They could identify anthrax bacteria by simple tests such as susceptibility of the anthrax bacteria to lysys by the gamma phage, or by using a more sophisticated approach such as direct fluorescent-antibody staining. Their laboratory capacity also included finding evidence of the organism’s DNA by polymerase chain reaction (PCR) from specimens from a patient’s affected tissue or site.
The first night after samples arrived at CDC, its anthrax laboratory processed 300 clinical and environmental specimens. Molecular sub typing confirmed that this strain was identical to the Ames strain.
Thousands of clinical and environmental specimens were processed by the CDC anthrax lab without a single miss in diagnosis. Isolating the anthrax bacterium from clinical or environmental specimen is not simple. The culture plate used was non-selective and could grow thousands of other bacteria present in these samples, making finding the specific organism a challenging hunt. At CDC, B. anthracis isolates were found on the four suspect envelopes, in 17clinical specimens and in 106 environmental samples.
Across the nation, the laboratory response network tested an estimated 350,000 environmental samples and clinical specimens over an extended period. The results were used in site characterization assessments, post decontamination clearance and forensic investigations.
Through a combination of environmental sampling and case-cluster investigation, CDC recommended 10,300 people receive antimicrobial prophylaxis for 60 days. An estimated 32,000 began antimicrobial prophylaxis. A small number of persons requested vaccination also. CDC’s Strategic National Stockpile supported hundreds of rapid shipments of antibiotics around the country.
As the investigation progressed, EIS officers helped administer antibiotics, performed logistics management, and helped with risk communication. More than 100 EIS officers were in the field during the anthrax investigations.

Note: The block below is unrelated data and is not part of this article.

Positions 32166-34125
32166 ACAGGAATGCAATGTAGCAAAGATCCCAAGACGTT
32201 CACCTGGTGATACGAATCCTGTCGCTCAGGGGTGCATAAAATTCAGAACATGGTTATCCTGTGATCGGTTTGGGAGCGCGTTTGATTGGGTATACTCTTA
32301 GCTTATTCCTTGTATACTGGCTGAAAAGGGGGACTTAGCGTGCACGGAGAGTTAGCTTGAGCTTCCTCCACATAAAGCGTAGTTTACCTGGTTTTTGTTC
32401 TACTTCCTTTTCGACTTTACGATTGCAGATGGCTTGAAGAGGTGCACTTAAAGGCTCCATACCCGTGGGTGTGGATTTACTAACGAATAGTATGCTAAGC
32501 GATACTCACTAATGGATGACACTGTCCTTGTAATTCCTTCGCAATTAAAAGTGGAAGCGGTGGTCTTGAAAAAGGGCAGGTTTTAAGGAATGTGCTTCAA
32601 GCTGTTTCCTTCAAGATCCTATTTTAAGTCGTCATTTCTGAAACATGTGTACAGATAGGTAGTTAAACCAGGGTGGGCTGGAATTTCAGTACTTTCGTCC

Educational materials and counseling was initiated in small groups and health fairs were held to encourage people to continue the full course of antibiotics. CDC monitored for adherence and found that those who perceived the risk to be higher were more likely to finish the course of antibiotics. Importantly, no case of anthrax developed among the more than 10,000 people who received a course of antibiotics as a precaution based on their exposure risk.
Information Response and Partnership
Information sharing in the response became as essential as oxygen is to life. The demand for news and guidance at all levels of government, media, and a concerned public was crushing. Between September 11 and the end of November 2001, CDC issued more than 175 updates on the response reaching an estimated 7 million health professionals and the public.
HHS and CDC worked extensively to reach out to various groups within the health delivery system to inform them of what they knew. In addition to updates in the CDC MMWR, CDC sent notifications through its Health Alert Network and Lab Alert Network to state and local health departments.
How did CDC work with state and local health departments during the anthrax response?
In 2001, CDC had more than half a century of experience collaborating with state and local health departments and it knew their value during any outbreak response. CDC is not a regulatory agency and is invited by states and local health departments to work with them. During an event of national importance CDC’s footprint may be larger, but the need to collaborate remains.